What the Ottomans did to establish their suzerainty in stages was to make Barbarossa the first so-called beylerbey (“Bey of the Beys”), representing formal imperial ties between Istanbul and Algiers. If Algiers could impose its will on lesser ports and hinterland areas like Bona or Oran, then its status as an Ottoman regency would in effect cover a whole province. Barbarossa died in 1546, but the Ottomans conquered Tripoli in 1551, wresting its control from the Knights of Saint John of Malta.

As the struggle between Christians and Muslims reached a zenith in 1571 at Lepanto Lepanto, Battle of (1571) and then receded, Süleyman’s successor, Selim II, was finally able to conquer Tunis decisively in 1574. With that victory, Ottoman suzerainty appeared to extend to the entire North African coast east of Morocco. In actuality, however, the nearly autonomous local regimes that soon emerged in Tripoli, Tunis, and Algiers were never completely loyal to Istanbul, and the region was never fully integrated under central Ottoman control.


The later history of Ottoman North Africa illustrates the difficulties the Ottomans had in maintaining their vast empire. By 1574, Algiers, Tunis, and Tripoli were all vassal states of the empire. All three were governed by Ottoman governors, sent from Istanbul for that purpose, and policed or at least inhabited by Ottoman troops. In all three states, the Ottoman troops eventually rebelled against the governor of their province and took control of the state, beginning their own dynasties. Tunis Tunis was the site of the first of these rebellions in 1591, while Algiers followed suit in 1689. In 1711, the commander of Tripoli’s cavalry established himself as the ruler of a new dynasty as well. In the long term, then, the recognition or nonrecognition of Ottoman suzerainty in North Africa was less important than the quartering of Ottoman troops that took place there, as it was these troops, rather than the sultan of the empire, that ultimately shaped the political fates of the region’s nations.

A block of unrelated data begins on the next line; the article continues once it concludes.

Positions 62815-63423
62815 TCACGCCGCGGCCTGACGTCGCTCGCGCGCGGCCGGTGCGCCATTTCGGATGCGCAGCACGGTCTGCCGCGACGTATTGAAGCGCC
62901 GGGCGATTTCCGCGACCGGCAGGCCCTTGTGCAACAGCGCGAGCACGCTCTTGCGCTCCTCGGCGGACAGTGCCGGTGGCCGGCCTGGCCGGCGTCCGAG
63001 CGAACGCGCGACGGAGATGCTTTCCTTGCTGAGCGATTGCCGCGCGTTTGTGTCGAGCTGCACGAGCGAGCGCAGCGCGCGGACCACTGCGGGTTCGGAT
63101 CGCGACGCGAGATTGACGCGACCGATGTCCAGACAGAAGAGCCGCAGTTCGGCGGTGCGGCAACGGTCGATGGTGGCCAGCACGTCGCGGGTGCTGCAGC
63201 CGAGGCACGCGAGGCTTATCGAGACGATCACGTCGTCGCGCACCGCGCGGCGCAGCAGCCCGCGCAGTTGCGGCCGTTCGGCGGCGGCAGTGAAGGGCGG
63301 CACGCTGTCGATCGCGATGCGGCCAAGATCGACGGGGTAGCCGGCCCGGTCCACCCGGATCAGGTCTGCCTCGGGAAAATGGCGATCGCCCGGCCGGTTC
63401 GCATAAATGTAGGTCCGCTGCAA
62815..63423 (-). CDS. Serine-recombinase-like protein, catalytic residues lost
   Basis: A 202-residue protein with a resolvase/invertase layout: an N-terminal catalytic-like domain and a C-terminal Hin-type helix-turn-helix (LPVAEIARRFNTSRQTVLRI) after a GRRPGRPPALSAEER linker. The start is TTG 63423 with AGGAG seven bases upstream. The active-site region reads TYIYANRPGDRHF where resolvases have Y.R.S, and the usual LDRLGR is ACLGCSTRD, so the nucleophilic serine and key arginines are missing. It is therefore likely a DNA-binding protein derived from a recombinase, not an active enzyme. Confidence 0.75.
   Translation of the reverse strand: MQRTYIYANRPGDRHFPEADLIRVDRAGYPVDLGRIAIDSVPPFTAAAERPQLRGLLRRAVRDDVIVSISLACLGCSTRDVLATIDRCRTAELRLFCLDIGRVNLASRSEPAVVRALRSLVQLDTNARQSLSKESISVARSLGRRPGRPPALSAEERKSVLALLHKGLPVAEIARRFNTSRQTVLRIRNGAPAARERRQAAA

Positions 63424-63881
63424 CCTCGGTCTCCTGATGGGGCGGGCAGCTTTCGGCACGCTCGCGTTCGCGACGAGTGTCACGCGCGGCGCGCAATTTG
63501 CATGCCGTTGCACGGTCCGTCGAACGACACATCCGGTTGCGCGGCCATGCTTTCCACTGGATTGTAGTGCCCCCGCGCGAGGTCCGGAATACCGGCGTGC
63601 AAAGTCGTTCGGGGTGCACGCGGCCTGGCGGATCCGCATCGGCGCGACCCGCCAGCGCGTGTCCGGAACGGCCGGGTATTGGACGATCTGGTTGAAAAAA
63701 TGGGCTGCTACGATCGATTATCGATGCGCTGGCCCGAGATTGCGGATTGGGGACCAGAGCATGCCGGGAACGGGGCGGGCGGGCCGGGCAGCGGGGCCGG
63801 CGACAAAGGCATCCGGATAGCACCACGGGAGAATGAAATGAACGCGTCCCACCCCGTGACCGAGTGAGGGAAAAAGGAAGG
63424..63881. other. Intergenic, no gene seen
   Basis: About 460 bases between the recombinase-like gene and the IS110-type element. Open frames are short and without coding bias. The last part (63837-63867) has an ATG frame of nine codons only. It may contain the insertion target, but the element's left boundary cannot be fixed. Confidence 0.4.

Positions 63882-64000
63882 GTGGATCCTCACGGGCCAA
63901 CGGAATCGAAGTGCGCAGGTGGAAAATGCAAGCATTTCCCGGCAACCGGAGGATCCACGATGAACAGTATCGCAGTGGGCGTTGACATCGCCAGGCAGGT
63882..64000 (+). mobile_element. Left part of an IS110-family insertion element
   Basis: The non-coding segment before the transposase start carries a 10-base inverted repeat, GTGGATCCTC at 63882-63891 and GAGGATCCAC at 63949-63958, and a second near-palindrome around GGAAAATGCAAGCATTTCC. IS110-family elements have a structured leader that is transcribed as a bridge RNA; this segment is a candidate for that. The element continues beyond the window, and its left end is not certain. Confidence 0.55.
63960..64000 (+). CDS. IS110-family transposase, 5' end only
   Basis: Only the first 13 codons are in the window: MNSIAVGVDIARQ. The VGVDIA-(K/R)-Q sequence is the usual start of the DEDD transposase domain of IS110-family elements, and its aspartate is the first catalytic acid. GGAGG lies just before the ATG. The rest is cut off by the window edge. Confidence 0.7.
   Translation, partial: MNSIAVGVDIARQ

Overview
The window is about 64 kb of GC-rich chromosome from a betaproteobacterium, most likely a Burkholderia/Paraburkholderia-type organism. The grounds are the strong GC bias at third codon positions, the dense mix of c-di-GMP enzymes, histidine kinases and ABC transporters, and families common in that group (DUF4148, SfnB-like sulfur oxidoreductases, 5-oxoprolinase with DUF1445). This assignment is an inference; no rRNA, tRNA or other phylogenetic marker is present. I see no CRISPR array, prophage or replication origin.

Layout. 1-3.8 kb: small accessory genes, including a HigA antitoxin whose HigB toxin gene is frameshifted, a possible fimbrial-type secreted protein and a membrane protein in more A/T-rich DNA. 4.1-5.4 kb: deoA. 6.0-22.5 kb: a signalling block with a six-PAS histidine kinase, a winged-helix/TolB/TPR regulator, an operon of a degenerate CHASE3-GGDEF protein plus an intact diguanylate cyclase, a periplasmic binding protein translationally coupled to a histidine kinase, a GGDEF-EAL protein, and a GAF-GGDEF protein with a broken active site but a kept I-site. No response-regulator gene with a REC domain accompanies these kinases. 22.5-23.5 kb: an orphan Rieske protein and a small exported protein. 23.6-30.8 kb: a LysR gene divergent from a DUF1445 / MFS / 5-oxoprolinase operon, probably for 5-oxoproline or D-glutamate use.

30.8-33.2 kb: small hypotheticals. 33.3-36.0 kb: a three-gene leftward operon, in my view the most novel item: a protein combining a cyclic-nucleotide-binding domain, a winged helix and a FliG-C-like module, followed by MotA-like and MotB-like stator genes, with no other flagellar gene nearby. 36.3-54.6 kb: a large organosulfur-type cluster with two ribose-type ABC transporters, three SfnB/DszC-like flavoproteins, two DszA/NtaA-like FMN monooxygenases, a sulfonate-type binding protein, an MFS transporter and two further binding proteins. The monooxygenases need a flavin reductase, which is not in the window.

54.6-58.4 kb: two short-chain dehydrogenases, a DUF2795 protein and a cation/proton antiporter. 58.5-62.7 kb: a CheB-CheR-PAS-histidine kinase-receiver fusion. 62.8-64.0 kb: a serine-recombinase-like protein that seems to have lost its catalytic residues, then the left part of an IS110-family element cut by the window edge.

Further Reading
  • citation-type="booksimple"

    xlink:type="simple">Goodwin, Jason. Lords of the Horizons: The Ottomans. New York: Holt, 1999. A general history that places North African events in the broader context of Ottoman imperial history.
  • citation-type="booksimple"

    xlink:type="simple">Heers, Jacques. The Barbary Corsairs: Warfare in the Mediterranean, 1480-1580. Translated by Jonathan North. Greenhill, Pa.: Stackpole, 2003. Translated version of a French history of corsair operations that contributed to, but did not end with, extension of Ottoman control to North Africa.
  • citation-type="booksimple"

    xlink:type="simple">Wolf, John. The Barbary Coast and Algiers Under the Turks. New York: Norton, 1979. A popular history of the peculiar relationship that developed between the North African “regencies” and the presumed central imperial authority of Istanbul.

May, 1485-Apr. 13, 1517: Mamlūk-Ottoman Wars

Beginning 1504: Decline of the Ḥafṣid Dynasty

1510-1578: Saՙdī Sharifs Come to Power in Morocco

1512-1520: Reign of Selim I

June 28, 1519: Charles V Is Elected Holy Roman Emperor

1520-1566: Reign of Süleyman

1525-1600: Ottoman-Ruled Egypt Sends Expeditions South and East

Sept. 27-28, 1538: Battle of Préveza

Oct. 20-27, 1541: Holy Roman Empire Attacks Ottomans in Algiers

1552: Struggle for the Strait of Hormuz

1566-1574: Reign of Selim II

Aug. 4, 1578: Battle of Ksar el-Kebir

1593-1606: Ottoman-Austrian War

Categories: History